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Monday, 11 July 2016

Baton Rouge: Never again for anyone

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Look what we're up against in Baton Rouge, Louisiana: image via Hal Dockins @HalDockins, 10 July 2016



This isn't Baghdad. It's #BatonRouge. What militarized police looks like.: image via Khaled Bey @KhaledBeydoun, 10 July 2016


USA-POLICE/PROTESTS
A man protesting the shooting death of Alton Sterling is detained by law enforcement near the headquarters of the Baton Rouge Police Department as clashes between police and demonstrators intensified on Sunday: photo by Jonathan Bachman/Reuters, 10 July 2016

USA-POLICE/PROTESTS
 
A man protesting the shooting death of Alton Sterling is detained by law enforcement near the headquarters of the Baton Rouge Police Department as clashes between police and demonstrators intensified.: photo by Jonathan Bachman/Reuters, 10 July 2016


 Police were choking a protestor today in #BatonRouge: image via DNC Philly @dncphilly, 10 July 2016

USA-POLICE/PROTESTS   
At least a dozen protesters were arrested Sunday in Baton Rouge, following the detainment of more than 100 earlier in the weekend: photo by Shannon Stapleton/Reuters, 10 July 2016

 
Dozens more arrested in Louisiana after leaders warn against protest violence: image via Reuters Top News @Reuters, 10 July 2016
   

Police order peaceful demonstrators in Baton Rouge to disperse: photo by Jonathan Bachman / Reuters, 10 July 2016


Baton Rouge PD looks ridiculous. I never wore so much armor in combat. This is their own community. (Photo: Reuters): image via Brandon Friedman @BFriedmanDC, 10 July 2016

A group of demonstrators had formed a blockade -- blocked Airline Highway, which runs in front of Baton Rouge Police headquarters. So law enforcement came out, consisting of several departments within Louisiana … they had come out in riot gear to clear the protestors off to the side of the road. In that attempt, they arrested three to four people as some of the demonstrators confronted the line that the police had created, but for the most part they were able to move everyone off to the side of the road.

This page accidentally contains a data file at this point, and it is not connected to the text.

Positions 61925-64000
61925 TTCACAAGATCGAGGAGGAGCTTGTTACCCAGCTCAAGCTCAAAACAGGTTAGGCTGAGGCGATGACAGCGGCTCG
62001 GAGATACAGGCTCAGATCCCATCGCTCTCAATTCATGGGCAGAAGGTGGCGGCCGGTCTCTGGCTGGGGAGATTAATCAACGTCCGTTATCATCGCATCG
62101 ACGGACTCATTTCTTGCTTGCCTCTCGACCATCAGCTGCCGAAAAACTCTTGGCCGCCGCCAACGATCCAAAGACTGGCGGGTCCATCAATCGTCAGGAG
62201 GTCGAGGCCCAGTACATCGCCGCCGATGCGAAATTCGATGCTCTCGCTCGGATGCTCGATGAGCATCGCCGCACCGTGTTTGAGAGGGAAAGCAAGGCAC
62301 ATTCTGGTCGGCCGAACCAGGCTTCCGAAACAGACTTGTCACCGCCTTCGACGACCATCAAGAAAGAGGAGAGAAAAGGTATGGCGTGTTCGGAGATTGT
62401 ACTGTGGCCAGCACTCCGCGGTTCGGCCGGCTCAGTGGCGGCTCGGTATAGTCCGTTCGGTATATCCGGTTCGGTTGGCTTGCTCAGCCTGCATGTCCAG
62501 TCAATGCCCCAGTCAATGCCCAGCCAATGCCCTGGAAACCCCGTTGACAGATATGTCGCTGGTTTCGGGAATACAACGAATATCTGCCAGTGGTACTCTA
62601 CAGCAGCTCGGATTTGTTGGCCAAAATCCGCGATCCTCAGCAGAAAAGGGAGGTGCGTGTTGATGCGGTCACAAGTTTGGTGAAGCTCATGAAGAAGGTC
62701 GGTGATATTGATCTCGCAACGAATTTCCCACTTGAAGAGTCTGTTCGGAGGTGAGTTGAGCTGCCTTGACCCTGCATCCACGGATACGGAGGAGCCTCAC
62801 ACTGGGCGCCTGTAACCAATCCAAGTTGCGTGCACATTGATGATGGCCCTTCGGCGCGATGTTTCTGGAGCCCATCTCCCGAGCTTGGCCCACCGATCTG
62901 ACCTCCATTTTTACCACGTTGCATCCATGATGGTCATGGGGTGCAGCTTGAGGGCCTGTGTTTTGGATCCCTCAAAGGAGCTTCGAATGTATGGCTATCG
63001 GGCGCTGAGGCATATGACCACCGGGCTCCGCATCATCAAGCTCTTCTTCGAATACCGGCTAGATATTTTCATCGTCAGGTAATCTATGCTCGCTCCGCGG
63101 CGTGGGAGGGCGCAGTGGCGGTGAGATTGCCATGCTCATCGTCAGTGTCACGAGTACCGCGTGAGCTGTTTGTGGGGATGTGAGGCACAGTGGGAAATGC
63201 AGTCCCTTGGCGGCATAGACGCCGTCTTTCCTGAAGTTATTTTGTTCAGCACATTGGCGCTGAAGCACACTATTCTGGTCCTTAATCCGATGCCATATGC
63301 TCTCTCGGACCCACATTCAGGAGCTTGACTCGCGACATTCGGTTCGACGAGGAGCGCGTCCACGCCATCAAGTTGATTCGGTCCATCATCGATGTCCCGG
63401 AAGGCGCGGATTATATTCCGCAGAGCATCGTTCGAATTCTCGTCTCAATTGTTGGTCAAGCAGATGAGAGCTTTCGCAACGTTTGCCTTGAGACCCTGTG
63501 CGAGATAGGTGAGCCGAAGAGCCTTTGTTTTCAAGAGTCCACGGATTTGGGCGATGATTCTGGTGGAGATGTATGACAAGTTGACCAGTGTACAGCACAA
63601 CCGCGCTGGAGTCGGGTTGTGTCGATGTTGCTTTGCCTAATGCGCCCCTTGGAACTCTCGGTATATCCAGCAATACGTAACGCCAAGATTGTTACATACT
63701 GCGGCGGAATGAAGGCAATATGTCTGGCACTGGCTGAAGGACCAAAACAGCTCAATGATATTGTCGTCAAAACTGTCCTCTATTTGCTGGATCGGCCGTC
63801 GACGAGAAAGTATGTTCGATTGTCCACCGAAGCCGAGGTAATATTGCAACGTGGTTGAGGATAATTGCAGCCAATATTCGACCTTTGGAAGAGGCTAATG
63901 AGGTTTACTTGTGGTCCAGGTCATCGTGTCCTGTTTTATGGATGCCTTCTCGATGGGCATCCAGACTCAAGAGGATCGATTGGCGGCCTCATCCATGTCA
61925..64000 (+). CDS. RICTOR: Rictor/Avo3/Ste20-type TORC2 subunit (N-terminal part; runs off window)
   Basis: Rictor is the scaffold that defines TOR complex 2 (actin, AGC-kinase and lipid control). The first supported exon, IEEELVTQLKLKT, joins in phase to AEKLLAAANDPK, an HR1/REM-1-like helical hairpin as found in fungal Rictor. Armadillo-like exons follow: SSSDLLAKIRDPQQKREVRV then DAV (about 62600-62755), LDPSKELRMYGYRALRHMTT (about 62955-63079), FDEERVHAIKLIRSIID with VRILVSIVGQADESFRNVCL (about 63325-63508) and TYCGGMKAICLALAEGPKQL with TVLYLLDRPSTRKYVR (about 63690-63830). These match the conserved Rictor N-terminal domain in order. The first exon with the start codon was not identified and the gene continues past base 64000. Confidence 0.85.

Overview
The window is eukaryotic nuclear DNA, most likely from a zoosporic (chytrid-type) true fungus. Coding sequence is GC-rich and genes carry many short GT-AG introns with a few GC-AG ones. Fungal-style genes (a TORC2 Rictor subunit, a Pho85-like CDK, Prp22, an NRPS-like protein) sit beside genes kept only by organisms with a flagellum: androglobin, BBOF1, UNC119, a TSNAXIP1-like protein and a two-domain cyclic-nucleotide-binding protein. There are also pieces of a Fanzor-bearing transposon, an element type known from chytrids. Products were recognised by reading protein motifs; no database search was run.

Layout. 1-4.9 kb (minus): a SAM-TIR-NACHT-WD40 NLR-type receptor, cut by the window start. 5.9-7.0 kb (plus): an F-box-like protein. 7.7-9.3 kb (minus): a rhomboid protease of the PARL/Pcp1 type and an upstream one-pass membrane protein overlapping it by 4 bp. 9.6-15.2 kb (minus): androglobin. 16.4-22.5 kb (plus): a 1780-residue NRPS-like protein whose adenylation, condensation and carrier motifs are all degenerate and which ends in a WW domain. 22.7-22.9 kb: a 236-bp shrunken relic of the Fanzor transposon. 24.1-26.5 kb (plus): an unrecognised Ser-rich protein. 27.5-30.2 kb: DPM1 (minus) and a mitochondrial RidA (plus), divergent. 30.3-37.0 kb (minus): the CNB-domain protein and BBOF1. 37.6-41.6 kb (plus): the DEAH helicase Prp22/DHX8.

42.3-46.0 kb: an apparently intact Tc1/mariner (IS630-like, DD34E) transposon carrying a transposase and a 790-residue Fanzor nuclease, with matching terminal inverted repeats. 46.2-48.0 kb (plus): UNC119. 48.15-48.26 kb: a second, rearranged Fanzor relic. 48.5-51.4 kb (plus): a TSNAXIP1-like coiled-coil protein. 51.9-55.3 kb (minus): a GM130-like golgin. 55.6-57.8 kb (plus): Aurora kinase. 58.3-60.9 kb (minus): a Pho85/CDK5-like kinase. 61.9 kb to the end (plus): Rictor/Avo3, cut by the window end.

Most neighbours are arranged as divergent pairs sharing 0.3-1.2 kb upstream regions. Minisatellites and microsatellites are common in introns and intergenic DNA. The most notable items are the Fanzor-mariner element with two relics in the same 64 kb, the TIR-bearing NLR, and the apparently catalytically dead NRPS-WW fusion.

I had my attention on people confronting the police on the side of the road … I had turned to look over my right shoulder, I think that I had heard this women say something about she was going to be arrested, and I saw this woman, and she was standing in the first lane in that road.

It happened quickly, but I could tell that she wasn’t going to move, and it seemed like she was making her stand. To me it seemed like: You’re going to have to come and get me. And I just thought it seemed like this was a good place to get in position and make an image, just because she was there in her dress and you have two police officers in full riot gear.

It wasn’t very violent. She didn’t say anything. She didn’t resist...

-- Jonathan Bachman, freelance photographer, interviewed by The Atlantic, 10 June 2016


Just spoke to one of her best friends. She's still in jail after this arrest in Baton Rouge. A mother to a 5 y/o son. [photo Jonathan Bachman/Reuters]: image via Shaun King @ShaunKing, 10 July 2016

Robert Frost: Never Again Would Birds' Song Be the Same

He would declare and could himself believe
That the birds there in all the garden round
From having heard the daylong voice of Eve
Had added to their own an oversound,
Her tone of meaning but without the words.
Admittedly an eloquence so soft
Could only have had an influence on birds
When call or laughter carried it aloft.
Be that as may be, she was in their song.
Moreover her voice upon their voices crossed